Whoever discovered that the mighty palm tree has a soft and tender heart must have been desperately hungry. It's ironic, then, that heart of palm is now considered an expensive, luxurious ingredient. The vegetable is actually the core of certain types of palm tree, and the harvesting of the 'heart' kills the plant. Many of the cultivated hearts of palm on the market are taken from trees that send off multiple shoots; the hearts are taken from the shoots, rather than the main tree, which makes harvesting harmless.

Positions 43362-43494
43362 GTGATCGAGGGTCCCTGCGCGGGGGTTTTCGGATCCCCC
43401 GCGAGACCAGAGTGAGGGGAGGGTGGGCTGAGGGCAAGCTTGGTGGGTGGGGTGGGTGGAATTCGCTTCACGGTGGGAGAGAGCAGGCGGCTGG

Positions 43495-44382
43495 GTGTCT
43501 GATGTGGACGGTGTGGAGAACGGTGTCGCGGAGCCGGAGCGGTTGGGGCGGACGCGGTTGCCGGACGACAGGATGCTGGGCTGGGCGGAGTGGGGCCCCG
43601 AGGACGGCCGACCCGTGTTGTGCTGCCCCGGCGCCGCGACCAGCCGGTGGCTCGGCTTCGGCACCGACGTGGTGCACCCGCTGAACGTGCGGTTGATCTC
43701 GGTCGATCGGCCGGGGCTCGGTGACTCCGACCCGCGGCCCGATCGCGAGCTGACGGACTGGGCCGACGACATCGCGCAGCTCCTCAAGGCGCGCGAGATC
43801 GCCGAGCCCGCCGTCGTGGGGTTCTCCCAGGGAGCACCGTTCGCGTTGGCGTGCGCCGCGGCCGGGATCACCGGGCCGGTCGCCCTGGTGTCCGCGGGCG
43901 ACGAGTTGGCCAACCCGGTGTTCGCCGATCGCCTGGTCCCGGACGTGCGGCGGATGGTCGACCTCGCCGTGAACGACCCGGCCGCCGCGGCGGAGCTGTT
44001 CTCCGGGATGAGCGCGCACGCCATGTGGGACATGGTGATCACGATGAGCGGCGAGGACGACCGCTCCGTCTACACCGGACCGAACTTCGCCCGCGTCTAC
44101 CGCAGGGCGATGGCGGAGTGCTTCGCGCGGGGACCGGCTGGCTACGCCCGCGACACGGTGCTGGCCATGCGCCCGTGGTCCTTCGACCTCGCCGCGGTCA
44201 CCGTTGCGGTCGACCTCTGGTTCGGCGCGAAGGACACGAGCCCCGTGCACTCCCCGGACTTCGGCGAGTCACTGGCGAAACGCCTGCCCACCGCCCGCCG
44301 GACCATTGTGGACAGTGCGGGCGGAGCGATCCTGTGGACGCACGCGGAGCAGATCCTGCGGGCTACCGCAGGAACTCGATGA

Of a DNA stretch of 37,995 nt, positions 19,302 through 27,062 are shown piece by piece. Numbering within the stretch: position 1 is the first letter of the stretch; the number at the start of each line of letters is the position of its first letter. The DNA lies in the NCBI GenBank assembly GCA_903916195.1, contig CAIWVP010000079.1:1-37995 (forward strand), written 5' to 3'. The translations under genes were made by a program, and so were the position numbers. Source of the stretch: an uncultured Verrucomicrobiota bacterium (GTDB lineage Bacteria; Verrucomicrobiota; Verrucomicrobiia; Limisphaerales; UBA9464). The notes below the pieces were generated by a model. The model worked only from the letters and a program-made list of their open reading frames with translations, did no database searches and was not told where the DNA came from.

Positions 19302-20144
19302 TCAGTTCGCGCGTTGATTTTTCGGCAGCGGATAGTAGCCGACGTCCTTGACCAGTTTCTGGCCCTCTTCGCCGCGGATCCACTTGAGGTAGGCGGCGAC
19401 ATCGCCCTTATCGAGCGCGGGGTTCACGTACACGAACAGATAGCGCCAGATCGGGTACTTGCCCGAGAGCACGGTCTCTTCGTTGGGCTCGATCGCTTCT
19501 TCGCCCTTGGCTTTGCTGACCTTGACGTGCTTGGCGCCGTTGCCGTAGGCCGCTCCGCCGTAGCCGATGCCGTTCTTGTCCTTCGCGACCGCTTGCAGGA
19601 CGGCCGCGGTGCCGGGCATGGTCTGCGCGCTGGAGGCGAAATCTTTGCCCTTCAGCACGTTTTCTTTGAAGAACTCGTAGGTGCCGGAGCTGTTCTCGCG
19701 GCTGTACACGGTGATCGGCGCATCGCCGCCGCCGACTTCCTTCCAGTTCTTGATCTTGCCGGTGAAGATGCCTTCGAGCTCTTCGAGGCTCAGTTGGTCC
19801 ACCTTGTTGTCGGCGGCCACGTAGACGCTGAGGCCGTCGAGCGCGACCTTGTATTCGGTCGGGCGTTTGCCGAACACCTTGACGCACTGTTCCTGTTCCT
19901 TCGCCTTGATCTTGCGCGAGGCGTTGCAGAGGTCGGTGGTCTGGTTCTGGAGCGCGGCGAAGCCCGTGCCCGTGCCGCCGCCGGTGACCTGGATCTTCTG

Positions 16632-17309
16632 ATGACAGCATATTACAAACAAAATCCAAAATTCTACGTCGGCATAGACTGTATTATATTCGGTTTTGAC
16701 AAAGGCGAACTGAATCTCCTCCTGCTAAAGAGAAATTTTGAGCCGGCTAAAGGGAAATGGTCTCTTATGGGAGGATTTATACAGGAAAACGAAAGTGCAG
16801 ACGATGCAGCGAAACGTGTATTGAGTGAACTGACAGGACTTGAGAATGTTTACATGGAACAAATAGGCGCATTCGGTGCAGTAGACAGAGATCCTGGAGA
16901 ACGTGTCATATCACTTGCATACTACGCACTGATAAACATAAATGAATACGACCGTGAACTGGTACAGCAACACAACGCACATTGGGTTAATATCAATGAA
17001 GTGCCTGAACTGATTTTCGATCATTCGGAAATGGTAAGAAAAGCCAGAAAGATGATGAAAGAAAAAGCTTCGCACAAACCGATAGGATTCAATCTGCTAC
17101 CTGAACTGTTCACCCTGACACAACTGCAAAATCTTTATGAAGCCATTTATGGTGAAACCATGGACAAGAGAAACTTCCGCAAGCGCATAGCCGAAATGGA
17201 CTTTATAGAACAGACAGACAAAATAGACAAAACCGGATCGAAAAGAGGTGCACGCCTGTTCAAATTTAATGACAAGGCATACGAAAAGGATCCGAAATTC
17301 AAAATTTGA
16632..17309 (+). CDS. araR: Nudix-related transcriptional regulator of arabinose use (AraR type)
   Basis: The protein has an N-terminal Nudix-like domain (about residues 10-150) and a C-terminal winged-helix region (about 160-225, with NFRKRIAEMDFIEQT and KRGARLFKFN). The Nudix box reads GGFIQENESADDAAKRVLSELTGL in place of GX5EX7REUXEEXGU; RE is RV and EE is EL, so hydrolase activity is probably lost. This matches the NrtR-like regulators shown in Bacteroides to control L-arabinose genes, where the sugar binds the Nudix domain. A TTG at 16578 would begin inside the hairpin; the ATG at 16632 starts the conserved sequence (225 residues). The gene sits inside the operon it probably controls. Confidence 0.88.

Unfortunately, most of us will only taste canned hearts of palm, which, like most other canned vegetables, are pale imitations of the real thing. Fresh hearts of palm are available in places where they're grown (such as Florida, in the United States, and Brazil). Frozen hearts of palm have a gentle crispness and mild, sweet flavour, unlike the soft, insipid canned ones.
Canned hearts of palm, like canned asparagus, need assertive flavours to perk them up. Rinse the vegetables first to rid them of their tinny canned flavour. I like to serve hearts of palm with a vinaigrette made of mashed anchovies and garlic, olive oil, parsley and fresh lemon juice. Or grill the hearts of palm: cooking them this way dries them out slightly, making them firmer and concentrating the flavour.